It is my opinion, people are always on their phones, so the Amber Alert will be seen by more of the public and the chances of finding the child safe will increase.
“The new system I think is highly successful, because we are doing something about it,” said Constable Maharaj.
Finally, I wanted to ask Constable Maharaj if he could say one thing to the complainers, what would it be? His answer, “What is the best system you could come up with that will get important information regarding a child’s life out quickly?”
It is so hard to believe it has now been a year since I started working at this newspaper. I can remember it like it was yesterday, I took a chance and ended up being adopted by this wonderful family. A lot of things can happen in a year, and I am certainly no exception to that statement.
I want to take this opportunity to reflect on some of the things that happened in this past year. I reached many academic, political and personal triumphs in the past months. I saw the fruits of my labour at school bloom, as I graduated from Durham College and went on to my next phase at UOIT. I had the privilege of being a part of MPP Lindsey Park’s campaign team, during the provincial election, and shared in her well-deserved victory. I was also a part of Mayor Bobbie Drew’s campaign for the recent municipal election and got to share her victory as well.
Working on campaigns has definitely taught me just what hard work and perseverance can accomplish, and so far, I like what I see. Most recently, I have gotten one step closer to getting my degree, as I just completed my third year. I was also elected chair of the Scugog Accessibility Advisory Committee, in March, and words cannot express how excited I am to make a positive difference in this community.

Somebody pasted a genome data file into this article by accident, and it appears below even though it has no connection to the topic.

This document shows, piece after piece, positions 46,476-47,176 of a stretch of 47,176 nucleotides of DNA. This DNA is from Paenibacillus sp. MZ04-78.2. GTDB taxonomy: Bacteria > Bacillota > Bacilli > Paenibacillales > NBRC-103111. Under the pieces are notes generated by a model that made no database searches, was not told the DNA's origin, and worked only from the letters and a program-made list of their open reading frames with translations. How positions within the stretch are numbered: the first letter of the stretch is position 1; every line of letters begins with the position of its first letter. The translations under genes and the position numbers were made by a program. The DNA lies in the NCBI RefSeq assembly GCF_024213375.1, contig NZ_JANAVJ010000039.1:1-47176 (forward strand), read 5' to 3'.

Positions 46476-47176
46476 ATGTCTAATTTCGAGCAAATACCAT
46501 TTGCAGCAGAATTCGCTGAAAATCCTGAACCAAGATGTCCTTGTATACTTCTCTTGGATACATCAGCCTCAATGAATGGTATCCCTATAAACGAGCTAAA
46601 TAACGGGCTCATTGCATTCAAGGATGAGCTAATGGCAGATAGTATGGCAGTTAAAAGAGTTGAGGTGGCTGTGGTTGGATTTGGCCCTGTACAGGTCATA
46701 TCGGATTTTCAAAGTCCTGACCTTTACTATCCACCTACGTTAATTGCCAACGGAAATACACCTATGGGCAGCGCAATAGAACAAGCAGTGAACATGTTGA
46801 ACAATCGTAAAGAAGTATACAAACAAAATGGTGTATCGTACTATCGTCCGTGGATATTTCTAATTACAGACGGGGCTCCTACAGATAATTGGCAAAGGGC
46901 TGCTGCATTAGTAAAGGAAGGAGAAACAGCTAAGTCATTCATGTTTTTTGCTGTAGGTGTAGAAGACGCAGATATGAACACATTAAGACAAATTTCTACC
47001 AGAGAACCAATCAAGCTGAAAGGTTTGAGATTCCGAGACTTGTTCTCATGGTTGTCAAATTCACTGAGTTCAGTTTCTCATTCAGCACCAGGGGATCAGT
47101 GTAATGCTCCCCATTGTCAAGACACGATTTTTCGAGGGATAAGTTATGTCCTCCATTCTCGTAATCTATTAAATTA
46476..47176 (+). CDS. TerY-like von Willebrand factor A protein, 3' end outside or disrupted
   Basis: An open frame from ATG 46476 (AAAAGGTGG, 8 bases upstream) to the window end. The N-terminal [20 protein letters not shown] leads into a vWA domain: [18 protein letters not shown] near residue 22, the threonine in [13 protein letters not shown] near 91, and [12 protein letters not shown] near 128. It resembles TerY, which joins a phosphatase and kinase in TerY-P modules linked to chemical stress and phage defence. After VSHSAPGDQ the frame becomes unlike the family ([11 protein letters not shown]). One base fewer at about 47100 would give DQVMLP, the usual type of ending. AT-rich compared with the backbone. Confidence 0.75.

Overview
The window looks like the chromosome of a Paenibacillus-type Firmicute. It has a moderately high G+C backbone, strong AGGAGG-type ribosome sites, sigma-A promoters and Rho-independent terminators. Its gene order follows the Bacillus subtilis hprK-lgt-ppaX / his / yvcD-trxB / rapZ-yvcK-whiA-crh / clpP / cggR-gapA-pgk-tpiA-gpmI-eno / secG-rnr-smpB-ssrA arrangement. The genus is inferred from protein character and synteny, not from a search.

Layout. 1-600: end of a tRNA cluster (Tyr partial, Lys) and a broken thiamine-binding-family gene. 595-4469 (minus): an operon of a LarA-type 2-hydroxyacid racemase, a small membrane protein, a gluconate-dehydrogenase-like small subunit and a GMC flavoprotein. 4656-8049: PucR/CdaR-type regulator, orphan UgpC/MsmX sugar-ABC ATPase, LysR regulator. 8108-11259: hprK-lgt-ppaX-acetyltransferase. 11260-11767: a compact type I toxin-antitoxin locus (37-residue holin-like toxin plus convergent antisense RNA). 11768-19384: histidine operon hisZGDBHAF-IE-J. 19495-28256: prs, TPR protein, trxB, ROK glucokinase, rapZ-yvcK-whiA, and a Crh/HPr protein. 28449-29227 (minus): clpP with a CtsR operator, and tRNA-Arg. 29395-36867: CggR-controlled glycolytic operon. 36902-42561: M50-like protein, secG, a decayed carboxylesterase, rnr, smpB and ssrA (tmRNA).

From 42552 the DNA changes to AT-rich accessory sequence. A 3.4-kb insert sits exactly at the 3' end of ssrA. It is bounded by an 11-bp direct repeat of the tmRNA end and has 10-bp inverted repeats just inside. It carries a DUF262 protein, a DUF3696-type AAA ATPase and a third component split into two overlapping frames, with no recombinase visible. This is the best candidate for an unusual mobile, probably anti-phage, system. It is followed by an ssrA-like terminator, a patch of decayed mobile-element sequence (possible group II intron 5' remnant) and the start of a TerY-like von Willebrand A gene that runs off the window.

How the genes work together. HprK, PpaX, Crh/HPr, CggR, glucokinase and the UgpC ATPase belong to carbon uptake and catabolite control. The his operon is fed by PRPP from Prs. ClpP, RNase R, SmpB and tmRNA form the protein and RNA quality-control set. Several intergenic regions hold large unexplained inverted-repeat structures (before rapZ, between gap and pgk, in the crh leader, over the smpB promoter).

Those are some of the biggest highlights from this past year, and I am so excited to see what this next year has in store!
For my first entry, I want to write about a very important cause to me –mental health.
Why this topic? Well; mental illness was something I struggled with.
When I was 12, I lost my mother to cancer. That is when everything started for me. I started suffering from depression. At first, my days were always full of sadness, some days I never even laughed or cracked a smile, instead, my eyes were always brimming with tears.
I was just angry at the entire world. Back then, I could have sworn that the sun would never shine again and I would spend the rest of my days in darkness. My 12-year-old self never saw herself getting through that and succeeding so much – but she is sure glad she did.
Slowly I have been realizing that mental health deserves the same kind of care and attention as physical health. With this realization, I have been able to seek help and take a lot of weight off of my shoulders. I have been able to talk to my family and my friends, something that I used to be afraid to do for fear of judgement – but I am not afraid anymore.
Now almost 8 years after losing my mom I am able to say that I still have some bad days, but I do have a lot more good ones. I can see that life is worth living to the fullest and each day has something new and exciting in store.